Almost since arriving in Chungju, I’ve been made aware of Suanbo–a small resort town known for their hot springs and saunas. I quickly learned Suanbo is also home to Korea’s oldest ski resort. My adventurous soul wanted out and I knew I had to scout out Suanbo before the year was over.
New Year’s weekend, I took advantage of the holiday to invite Jennifer down for some skiing and catching up with old friends. Luckily things worked out and she was able to come for a visit to the ‘Ju.
We headed out around 12 p.m. on Saturday on the direct bus to Suanbo from the Chungju bus terminal (2,300 won). The ride was short and comfortable. The walk to the ski resort however was not. After asking at the Tourist Information booth, we eventually found our way to the right road and trekked into the smallest ski resort I’ve ever seen.
As a Utahn who’s never skied, I was still surprised by how small the mountains were. The slopes seemed to barely get started before they ended. And the hills were crawling with people–so many people one helpful ski bum suggested we come back on a weekday when the lines weren’t so long.
Despite the smallness, Sajo exceeded my expectations. I have no idea what I was expecting for my first ski experience, but at the end of the day I was grateful I was in a tiny town at an even smaller resort in South Korea.
For 50,000 won we rented skis, boots and poles plus bought a three-hour ski pass. (They close every few hours to make the slopes all nice again. Did you know ski resorts did this?) It was so cheap! My excuse for never skiing before this was the price tag, but Sajo took that excuse away. I’ve spent more money on booze in one night in this country then I did on an afternoon of skiing.
Jennifer helped me into my boots and skis and we slowly scooted our way across the icy snow to wait in the forever long line for the lift. After waiting and waiting we finally got on. Only for Jennifer to lose one of her skis. The lifty ran after us and just before we were out of reach Jennifer had her ski and ski poles in hand.
My stomach started to knot. I was feeling anxious as we went higher up the mountain. Knowing I would be coming down again on the two pieces of plastic attached to my feet was starting to scare the hell out of me. I listened to Jennifer’s instructions as best I could, trying not to freak myself out too much by watching the other skiers and snowboarders coming down the hill.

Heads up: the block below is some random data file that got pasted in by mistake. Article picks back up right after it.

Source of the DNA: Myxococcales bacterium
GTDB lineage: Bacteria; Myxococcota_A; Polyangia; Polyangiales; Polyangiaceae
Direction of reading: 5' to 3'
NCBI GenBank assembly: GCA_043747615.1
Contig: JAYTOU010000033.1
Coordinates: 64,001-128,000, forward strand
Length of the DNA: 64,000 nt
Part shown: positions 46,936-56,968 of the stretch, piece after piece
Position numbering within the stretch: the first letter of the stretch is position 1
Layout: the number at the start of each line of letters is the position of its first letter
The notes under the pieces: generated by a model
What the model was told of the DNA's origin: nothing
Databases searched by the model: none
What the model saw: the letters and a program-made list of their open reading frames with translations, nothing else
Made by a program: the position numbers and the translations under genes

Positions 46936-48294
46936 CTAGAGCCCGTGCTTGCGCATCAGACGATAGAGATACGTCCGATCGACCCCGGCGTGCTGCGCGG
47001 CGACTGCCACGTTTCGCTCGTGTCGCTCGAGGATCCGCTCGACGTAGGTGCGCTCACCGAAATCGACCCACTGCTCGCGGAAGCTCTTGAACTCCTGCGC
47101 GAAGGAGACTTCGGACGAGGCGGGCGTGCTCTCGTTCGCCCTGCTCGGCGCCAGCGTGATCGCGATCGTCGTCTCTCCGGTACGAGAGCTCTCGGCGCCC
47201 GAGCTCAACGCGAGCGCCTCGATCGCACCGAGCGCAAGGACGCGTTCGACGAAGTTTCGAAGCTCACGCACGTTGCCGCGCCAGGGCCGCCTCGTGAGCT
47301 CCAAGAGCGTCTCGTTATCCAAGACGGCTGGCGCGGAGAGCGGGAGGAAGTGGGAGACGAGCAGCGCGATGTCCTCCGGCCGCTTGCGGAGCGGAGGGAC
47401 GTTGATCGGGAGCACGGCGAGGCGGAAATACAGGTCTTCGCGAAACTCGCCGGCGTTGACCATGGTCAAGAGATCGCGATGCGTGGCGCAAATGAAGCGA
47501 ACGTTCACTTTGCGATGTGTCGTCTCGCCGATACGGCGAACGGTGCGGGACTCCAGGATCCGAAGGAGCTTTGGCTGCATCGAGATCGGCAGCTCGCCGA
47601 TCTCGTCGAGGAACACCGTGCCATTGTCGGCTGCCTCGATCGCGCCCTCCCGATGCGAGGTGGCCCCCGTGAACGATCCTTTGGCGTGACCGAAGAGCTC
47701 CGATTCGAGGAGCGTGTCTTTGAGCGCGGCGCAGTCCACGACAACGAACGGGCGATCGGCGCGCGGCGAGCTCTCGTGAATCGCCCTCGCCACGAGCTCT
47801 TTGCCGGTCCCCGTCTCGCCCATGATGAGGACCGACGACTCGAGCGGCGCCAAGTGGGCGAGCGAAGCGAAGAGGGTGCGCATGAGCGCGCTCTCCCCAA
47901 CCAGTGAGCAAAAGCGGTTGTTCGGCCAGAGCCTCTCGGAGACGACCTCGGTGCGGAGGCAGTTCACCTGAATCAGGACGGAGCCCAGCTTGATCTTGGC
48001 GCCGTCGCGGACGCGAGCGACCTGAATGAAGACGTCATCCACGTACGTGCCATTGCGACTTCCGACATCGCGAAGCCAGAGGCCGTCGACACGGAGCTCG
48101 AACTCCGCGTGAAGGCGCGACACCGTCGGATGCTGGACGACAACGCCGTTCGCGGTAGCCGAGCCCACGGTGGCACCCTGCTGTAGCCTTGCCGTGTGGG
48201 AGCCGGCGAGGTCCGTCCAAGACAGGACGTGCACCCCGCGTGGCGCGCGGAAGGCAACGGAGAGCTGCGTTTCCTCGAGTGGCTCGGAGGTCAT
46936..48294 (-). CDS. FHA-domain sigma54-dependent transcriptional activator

At the end of the lift, I took off for the first big turn to head down the bunny slope and WHAM! I fell right on my ass. Right in the way of any oncoming newbie boarders or skiers. I struggled to get myself back up and finally scooted on my butt until I was almost out of the way.
Eventually I got my ski off and stood up. Next I put my ski back on and started down the hill again wondering where my sanity had gone. It didn’t take more than 30 seconds for me to fall again which I continued to do for the next two hours. I fell so much and so often directly in the way of oncoming skiers and boarders, Snow Patrol finally sent a cutie to come save the children from my disastrous falls.
He spoke almost no English. I speak no Korean.
The cutie managed to pull me up by the waist then proceeded to pantomime a ski lesson to me. I nodded my understanding and copied his actions. Approximately .2 seconds later I was on my ass again. He was immediately there helping me us. This time the pantomime included a word “edge.”
Apparently pushing those edges into the snow is paramount to not falling over.
We proceed our pantomime lessons between my falls for a couple hundred feet. Then the call came for a shift change. My cutie left me to go help someone else out. He was replaced by a much larger and much less friendly man. Sadly I fell my way down the hill one more time. Jennifer joined me for the rest of my tumbles and the worst of the wipe outs.
In one last glorious run (of maybe 100 feet) I coasted down the remainder of the hill just as the slope was closing for a cleaning and the sun was coming down. The club music was blasting up the hill and I was speeding down. The moment was gloriously exhilarating. At the bottom of the hill everything flattened out and I came to a slow gentle stop without falling down.
Sajo, I will be visiting you again and this time I’d like to keep the cutie.